CHAPTER 10: THOSE WHO SAY THE EXISTENCE OF GOD IS SELF-EVIDENT, AND THEREFORE CANNOT BE DEMONSTRATED [CAPUT 10: De opinione dicentium quod Deum esse demonstrari non potest cum sit per se notum]
 There are some persons to whom the inquiry seeking to demonstrate that God exists may perhaps appear superfluous. These are the persons [e.g., St. Anselm of Canterbury] who assert that the existence of God is self-evident, in such wise that its contrary cannot be entertained in the mind. It thus appears that the existence of God cannot be demonstrated, as may be seen from the following arguments.
 Those propositions are said to be self-evident that are known immediately upon the knowledge of their terms. Thus, as soon as you know the nature of a whole and the nature of a part, you know immediately that every whole is greater than its part. The proposition God exists is of this sort. For by the name God we understand that than which a greater cannot be thought [id quo nihil maius cogitari possit].This notion is formed in the intellect by one who hears and understands the name God. As a result, God must exist already at least in the intellect. But He cannot exist solely in the intellect, since that which exists both in the intellect and in reality is greater than that which exists in the intellect alone. Now, as the very definition of the name points out, nothing can be greater than God. Consequently, the proposition that God exists is self-evident, as being evident from the very meaning of the name God.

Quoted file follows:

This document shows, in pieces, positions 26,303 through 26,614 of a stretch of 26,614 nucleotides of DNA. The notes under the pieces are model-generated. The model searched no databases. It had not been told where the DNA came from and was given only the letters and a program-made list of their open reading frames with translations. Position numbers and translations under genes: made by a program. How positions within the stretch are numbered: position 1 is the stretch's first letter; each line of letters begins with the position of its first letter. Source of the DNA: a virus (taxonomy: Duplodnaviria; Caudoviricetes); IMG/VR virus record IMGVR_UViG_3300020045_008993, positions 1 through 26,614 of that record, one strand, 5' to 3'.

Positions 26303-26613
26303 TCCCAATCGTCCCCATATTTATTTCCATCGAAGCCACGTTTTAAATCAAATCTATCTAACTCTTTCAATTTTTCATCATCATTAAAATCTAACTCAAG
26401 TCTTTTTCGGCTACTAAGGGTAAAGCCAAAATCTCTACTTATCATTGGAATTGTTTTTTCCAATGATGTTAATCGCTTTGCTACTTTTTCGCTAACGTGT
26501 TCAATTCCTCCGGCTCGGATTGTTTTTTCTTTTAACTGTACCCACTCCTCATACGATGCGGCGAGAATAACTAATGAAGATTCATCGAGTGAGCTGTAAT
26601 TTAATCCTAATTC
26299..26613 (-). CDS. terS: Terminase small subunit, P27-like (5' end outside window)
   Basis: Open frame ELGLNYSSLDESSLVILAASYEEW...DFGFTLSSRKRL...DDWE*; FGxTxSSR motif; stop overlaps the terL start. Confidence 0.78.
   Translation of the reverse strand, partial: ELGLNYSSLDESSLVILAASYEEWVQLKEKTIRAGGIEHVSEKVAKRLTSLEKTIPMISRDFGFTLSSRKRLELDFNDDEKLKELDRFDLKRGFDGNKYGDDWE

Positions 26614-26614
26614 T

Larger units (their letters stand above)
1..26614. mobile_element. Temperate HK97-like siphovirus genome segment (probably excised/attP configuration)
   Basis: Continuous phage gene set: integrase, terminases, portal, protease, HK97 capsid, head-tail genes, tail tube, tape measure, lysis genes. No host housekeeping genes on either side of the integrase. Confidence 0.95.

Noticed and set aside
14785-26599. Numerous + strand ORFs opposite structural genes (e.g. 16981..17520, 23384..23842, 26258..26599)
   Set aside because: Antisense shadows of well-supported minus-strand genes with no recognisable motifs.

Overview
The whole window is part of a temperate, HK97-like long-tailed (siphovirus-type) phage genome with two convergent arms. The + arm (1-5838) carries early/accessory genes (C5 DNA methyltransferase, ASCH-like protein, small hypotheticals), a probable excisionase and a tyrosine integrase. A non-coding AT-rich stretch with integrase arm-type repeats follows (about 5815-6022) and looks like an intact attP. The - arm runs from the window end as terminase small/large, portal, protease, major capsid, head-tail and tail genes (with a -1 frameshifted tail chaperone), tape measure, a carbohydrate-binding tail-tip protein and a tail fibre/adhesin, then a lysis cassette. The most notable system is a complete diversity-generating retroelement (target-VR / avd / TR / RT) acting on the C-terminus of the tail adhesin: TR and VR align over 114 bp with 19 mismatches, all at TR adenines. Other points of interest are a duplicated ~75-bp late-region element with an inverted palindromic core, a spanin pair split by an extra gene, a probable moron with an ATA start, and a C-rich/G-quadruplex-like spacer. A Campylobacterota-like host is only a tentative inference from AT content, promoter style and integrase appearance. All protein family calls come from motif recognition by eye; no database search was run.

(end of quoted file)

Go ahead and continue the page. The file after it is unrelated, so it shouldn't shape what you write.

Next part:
Again, it is possible to think that something exists whose non-existence cannot be thought. Clearly, such a being is greater than the being whose non-existence can be thought. Consequently, if God Himself could be thought not to be, then something greater than God could be thought. This, however, is contrary to the definition of the name God. Hence, the proposition that God exists is self-evident.
 Furthermore, those propositions ought to be the most evident in which the same thing is predicated of itself, for example, man is man, or whose predicates are included in the definition of their subjects, for example, Man is an animal. Now, in God, as will be shown in a later chapter, it is pre-eminently the case that His being is His essence, so that to the question what is He [quid est]? and to the question is He [est]? the answer is one and the same. ...
 What is naturally known is known through itself, for we do not come to such propositions through an effort of inquiry. But the proposition that God exists is naturally known since, as will be shown later on, the desire of man naturally tends towards God as towards the ultimate end.The proposition that God exists is, therefore, self-evident.
 There is also the consideration that that through which all the rest are known ought itself to be self-evident. Now, God is of this sort. For just as the light of the sun is the principle of all visible perception, so the divine light is the principle of all intelligible knowledge; since the divine light is that in which intelligible illumination is found first and in its highest degree. That God exists, therefore, must be self-evident.
 These, then, and others like them are the arguments by which some think that the proposition God exists is so self-evident that its contrary cannot be entertained by the mind.